BS, University of Minnesota, 2006- Recreation Resource Management
Degree in Progress:
MS Building Systems, 2012 (expected)
Dr. Simi Hoque, Department of Environmental Conservation
Healey Endowment Grant
University of Massachusetts, Department of Environmental Conservation
The intent of this research was to compare the energy performance of a code-built residential building within the moist climate zone classification in Canada, Europe, and the Northeastern United States. The primary objectives were to reveal how specific differences in code requirements in similar climates influence a building’s energy profile, offer a means to quantify and evaluate the extent of energy savings as a result of each requirement, and provide a comparison of each location’s building culture and how this affects the standards in place.
Using the building energy simulation tool, DesignBuilder EnergyPlus Simulation, we created a model of a single-family home and input energy code requirements for each location. We also calculated energy costs for each location to determine predicted savings from code requirement. Finally, an evaluation of each location’s building culture was examined through such factors as the training of building professionals, commonly used materials and products, energy reduction goals, cultural attitudes, and incentives available.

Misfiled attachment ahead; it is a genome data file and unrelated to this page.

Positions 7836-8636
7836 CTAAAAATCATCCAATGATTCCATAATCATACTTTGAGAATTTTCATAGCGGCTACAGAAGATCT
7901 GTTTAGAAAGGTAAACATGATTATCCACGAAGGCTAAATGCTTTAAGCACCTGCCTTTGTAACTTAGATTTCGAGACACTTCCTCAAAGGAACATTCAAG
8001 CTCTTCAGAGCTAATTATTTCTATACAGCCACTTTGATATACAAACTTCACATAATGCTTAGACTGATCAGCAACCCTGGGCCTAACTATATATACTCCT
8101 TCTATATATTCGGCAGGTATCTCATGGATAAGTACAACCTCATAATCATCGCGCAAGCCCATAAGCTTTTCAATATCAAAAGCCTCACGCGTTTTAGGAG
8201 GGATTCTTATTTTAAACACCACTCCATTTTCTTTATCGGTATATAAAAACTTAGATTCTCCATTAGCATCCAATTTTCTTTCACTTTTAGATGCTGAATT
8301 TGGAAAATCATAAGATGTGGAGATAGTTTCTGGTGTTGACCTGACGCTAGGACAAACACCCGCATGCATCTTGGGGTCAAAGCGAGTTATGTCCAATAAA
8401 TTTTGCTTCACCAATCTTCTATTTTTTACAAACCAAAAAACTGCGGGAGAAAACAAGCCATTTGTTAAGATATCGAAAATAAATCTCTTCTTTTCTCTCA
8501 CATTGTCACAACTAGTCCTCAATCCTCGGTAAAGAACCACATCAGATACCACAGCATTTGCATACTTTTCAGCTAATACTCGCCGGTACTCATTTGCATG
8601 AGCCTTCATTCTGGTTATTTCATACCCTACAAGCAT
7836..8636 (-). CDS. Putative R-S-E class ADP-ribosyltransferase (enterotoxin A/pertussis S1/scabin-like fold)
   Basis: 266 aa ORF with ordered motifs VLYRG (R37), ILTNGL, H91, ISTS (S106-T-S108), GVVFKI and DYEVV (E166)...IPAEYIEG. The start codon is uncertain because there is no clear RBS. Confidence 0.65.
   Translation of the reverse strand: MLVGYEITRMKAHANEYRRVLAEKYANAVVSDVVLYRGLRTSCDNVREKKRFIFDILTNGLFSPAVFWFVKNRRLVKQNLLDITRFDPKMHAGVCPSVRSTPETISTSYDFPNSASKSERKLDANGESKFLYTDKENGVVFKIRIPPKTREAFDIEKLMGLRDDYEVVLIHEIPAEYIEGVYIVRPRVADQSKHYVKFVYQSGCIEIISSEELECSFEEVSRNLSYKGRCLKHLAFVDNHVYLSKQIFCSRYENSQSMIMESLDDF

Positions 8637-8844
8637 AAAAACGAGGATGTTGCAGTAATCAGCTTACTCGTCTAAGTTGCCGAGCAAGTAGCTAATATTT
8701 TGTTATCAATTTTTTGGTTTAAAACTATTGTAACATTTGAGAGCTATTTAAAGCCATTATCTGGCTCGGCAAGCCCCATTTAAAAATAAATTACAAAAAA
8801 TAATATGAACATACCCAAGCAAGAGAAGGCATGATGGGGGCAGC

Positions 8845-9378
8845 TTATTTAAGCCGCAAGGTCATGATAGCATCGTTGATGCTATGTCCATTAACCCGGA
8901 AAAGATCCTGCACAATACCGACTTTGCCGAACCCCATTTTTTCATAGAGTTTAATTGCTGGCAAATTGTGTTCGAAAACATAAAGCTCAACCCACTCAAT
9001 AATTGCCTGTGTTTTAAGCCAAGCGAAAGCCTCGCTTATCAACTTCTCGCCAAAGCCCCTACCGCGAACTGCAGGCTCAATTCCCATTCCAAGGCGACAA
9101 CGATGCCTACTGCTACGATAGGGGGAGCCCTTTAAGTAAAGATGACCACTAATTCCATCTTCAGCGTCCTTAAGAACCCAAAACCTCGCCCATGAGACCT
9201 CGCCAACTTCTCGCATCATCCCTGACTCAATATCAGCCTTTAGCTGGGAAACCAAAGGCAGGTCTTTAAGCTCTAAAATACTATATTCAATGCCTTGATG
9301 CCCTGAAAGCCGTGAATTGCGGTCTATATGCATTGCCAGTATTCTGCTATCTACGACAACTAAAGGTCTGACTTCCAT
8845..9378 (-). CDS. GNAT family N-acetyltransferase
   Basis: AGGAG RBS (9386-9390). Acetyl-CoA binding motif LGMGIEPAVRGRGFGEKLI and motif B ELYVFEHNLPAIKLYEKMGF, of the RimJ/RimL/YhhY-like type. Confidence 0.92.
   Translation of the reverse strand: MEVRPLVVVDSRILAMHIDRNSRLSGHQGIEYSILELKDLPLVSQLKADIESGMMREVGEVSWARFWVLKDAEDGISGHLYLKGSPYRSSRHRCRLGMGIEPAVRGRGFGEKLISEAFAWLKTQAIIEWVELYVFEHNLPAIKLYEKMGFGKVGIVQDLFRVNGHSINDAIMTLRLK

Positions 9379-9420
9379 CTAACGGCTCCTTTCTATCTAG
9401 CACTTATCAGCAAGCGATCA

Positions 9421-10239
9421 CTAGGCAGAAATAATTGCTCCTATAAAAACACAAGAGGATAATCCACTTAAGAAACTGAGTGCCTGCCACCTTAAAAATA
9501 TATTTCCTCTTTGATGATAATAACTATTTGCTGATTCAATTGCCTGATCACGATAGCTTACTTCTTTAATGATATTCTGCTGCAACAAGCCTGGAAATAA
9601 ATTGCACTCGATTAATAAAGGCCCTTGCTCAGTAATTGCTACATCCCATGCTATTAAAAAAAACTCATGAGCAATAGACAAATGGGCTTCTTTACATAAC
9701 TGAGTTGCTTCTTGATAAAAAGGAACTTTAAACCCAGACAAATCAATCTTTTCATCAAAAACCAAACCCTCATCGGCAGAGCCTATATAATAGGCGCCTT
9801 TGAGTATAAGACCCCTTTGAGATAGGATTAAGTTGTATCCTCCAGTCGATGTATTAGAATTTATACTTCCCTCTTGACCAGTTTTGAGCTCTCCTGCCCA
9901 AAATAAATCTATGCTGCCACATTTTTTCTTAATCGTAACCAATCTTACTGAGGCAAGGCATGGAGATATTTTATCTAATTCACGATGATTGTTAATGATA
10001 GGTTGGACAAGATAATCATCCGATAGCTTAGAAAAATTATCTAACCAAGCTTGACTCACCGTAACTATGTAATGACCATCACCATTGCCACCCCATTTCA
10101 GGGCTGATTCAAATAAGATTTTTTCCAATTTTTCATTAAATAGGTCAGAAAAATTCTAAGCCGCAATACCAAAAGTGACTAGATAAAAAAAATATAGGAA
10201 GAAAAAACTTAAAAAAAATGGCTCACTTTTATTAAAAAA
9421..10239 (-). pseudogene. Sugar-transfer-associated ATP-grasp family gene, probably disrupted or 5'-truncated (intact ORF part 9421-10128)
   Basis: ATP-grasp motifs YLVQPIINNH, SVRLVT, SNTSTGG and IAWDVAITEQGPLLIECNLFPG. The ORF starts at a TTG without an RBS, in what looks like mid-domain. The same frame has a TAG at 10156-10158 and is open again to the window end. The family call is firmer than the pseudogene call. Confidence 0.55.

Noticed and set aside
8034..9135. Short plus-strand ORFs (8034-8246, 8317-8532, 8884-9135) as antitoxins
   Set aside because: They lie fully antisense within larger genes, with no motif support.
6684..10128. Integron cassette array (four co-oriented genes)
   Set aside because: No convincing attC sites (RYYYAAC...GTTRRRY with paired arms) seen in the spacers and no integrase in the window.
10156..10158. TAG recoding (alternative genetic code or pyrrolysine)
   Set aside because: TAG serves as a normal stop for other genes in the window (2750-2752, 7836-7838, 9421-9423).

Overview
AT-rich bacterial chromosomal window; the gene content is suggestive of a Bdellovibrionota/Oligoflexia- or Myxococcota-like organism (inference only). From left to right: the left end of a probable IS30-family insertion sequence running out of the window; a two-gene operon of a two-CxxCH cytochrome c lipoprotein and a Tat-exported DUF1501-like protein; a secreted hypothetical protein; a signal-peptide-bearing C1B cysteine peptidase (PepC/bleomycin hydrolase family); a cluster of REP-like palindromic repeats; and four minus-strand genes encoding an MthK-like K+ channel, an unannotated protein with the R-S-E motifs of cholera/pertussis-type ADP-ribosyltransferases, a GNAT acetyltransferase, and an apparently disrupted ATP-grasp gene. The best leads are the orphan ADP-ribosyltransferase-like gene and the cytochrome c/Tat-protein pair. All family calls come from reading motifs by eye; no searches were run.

The results of this study point to the need for more advanced building practices, stricter code mandates, and higher performing products based on energy savings achieved from buildings built to different standards in equivalent climate zones. This has the potential to drive the development and use of better performing building materials and assemblies in the future.
Last updated November 22, 2011 by Roxann Cormier